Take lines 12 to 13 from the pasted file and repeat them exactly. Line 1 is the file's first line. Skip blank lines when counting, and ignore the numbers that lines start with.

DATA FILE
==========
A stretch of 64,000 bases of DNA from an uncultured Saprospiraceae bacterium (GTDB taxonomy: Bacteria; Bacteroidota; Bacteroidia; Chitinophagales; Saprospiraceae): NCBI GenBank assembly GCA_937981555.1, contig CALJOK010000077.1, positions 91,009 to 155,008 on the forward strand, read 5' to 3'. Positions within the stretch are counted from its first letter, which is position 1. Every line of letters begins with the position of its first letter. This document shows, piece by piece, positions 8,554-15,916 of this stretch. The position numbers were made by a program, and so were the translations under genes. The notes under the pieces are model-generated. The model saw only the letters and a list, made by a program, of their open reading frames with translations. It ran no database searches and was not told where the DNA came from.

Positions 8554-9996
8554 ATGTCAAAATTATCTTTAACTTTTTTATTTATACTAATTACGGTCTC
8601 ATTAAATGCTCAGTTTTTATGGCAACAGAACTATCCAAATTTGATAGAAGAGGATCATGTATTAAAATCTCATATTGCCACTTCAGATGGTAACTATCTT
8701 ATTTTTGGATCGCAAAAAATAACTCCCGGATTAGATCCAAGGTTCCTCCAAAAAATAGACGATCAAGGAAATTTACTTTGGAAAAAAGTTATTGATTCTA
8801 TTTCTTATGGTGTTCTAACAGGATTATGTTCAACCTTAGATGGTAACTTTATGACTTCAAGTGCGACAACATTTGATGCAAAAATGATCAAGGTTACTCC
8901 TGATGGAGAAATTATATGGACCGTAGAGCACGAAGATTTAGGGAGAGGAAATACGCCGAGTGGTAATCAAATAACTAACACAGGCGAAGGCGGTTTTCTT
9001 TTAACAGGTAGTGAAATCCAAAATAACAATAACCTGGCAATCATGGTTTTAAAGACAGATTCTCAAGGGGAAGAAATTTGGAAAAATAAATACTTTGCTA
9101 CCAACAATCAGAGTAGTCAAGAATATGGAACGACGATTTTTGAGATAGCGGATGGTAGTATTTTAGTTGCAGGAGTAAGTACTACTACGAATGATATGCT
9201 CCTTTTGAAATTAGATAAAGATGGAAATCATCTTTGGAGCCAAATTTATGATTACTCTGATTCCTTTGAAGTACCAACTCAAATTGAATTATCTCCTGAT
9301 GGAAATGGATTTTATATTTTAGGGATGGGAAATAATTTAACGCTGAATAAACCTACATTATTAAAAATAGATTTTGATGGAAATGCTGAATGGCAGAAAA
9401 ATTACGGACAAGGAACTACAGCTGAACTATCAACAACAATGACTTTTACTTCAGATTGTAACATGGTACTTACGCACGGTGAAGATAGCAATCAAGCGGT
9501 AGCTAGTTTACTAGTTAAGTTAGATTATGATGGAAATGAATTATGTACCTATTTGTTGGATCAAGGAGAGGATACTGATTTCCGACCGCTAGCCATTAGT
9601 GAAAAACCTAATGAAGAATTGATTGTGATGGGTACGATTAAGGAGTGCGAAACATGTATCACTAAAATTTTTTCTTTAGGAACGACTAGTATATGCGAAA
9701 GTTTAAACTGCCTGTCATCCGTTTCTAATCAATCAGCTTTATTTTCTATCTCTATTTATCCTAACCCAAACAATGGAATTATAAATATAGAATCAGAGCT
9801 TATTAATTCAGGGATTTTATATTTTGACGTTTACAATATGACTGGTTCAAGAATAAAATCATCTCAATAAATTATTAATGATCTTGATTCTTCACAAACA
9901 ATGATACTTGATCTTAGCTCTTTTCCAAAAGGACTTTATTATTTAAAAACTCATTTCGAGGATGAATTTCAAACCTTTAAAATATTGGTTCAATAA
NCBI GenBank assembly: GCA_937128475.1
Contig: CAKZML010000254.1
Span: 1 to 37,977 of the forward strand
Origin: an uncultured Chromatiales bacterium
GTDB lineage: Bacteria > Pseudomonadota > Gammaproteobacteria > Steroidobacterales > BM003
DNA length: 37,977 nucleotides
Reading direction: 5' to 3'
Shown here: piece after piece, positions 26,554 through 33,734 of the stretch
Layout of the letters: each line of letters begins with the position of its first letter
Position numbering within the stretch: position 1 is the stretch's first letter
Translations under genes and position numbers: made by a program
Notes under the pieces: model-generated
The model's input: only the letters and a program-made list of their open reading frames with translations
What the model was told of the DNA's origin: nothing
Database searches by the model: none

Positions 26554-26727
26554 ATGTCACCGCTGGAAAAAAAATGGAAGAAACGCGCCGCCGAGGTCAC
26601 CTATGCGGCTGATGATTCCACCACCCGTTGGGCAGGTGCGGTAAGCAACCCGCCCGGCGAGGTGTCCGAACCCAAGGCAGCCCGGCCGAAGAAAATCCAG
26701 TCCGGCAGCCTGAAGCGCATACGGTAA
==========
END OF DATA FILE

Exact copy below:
9401 ATTACGGACAAGGAACTACAGCTGAACTATCAACAACAATGACTTTTACTTCAGATTGTAACATGGTACTTACGCACGGTGAAGATAGCAATCAAGCGGT
9501 AGCTAGTTTACTAGTTAAGTTAGATTATGATGGAAATGAATTATGTACCTATTTGTTGGATCAAGGAGAGGATACTGATTTCCGACCGCTAGCCATTAGT